The invention of metal tools brought the end of the New Stone Era and the beginning of the Bronze Era. As advancements in metalworking exponentially increased tools to assist in agricultural production became more and more involved.
By the Middle Ages European farmers had developed more complex systems of irrigation such as dams, reservoirs, and water raising machines. Around this time three field crop rotations were being implemented. By the 17th, 18th, and 19th, centuries the British Agricultural Revolution was underway. This brought new modes of crop rotation as well as the introduction of new crops; turnips were being introduced to crops fields around this time. Methods of cultivating land that previously would have proved to be too marshy or forested were being implemented as well. All this could not have been achieved without the development of these tools. Or perhaps I should say could not have been achieved it this amount of time.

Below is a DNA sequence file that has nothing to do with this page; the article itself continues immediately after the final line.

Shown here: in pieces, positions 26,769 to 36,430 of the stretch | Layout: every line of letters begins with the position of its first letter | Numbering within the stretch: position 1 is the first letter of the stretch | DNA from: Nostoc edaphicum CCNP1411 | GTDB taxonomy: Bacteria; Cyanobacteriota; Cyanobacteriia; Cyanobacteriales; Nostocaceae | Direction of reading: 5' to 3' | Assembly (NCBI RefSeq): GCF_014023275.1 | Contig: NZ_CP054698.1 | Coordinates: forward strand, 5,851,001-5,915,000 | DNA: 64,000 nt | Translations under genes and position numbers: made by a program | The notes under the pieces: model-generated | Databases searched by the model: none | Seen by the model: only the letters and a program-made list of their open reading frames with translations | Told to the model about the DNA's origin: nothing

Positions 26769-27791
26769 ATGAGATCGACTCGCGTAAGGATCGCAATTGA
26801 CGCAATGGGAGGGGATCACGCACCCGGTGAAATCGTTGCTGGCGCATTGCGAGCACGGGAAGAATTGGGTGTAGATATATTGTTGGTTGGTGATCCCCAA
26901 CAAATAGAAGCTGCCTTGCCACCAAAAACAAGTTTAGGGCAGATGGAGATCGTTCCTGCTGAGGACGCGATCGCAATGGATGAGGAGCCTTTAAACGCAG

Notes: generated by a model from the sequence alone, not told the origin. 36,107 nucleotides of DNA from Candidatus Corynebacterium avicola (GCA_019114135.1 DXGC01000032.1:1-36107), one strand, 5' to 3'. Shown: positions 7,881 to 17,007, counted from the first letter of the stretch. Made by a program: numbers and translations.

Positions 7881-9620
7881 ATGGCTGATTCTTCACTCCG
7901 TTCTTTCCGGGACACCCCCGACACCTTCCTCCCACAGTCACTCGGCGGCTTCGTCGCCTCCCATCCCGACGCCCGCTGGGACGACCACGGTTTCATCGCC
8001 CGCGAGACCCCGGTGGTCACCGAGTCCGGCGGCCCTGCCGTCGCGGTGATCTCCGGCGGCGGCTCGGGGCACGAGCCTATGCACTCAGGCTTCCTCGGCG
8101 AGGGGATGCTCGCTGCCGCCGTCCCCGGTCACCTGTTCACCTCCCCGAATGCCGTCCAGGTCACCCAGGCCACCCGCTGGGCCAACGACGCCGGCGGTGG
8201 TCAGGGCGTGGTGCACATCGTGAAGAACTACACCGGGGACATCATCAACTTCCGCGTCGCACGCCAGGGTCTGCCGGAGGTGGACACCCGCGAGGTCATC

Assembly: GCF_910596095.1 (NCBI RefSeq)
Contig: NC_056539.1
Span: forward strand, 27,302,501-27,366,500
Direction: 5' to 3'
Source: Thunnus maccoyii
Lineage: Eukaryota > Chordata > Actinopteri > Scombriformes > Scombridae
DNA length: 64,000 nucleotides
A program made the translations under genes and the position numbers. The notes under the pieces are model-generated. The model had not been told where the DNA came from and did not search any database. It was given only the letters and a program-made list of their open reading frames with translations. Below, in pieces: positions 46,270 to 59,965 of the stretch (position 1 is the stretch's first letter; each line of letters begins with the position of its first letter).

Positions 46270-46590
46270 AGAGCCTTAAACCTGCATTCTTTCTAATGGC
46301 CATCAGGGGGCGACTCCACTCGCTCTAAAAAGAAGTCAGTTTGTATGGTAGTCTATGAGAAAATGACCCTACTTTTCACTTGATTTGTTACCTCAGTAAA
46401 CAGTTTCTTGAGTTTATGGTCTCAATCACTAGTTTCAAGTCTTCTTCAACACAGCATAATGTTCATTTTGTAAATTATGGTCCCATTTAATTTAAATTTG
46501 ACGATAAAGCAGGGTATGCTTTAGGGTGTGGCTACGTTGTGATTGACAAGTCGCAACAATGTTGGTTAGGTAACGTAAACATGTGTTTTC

By 1830 the first mechanical combined harvester was in use. This device allowed for a more efficient harvest. Combining four harvesting styles, reaping, threshing, gathering, and winnowing, farmers were now able to harvest multiple grains at once. 1892 brought the first gasoline powered tractors. Invented by John Froelich, this tractor brought even more convenience to the crop field. And by 1938 the first refrigerated transport company was established. This is another major turning point for agriculture. Products could now be transported further with lest pressure on spoiling.
"[There was a] dramatic increase in agricultural productivity from 1929 through 2014, as agricultural output almost quadrupled while input usage remained relatively constant." - Robert Johnansson, chief economist at the USDA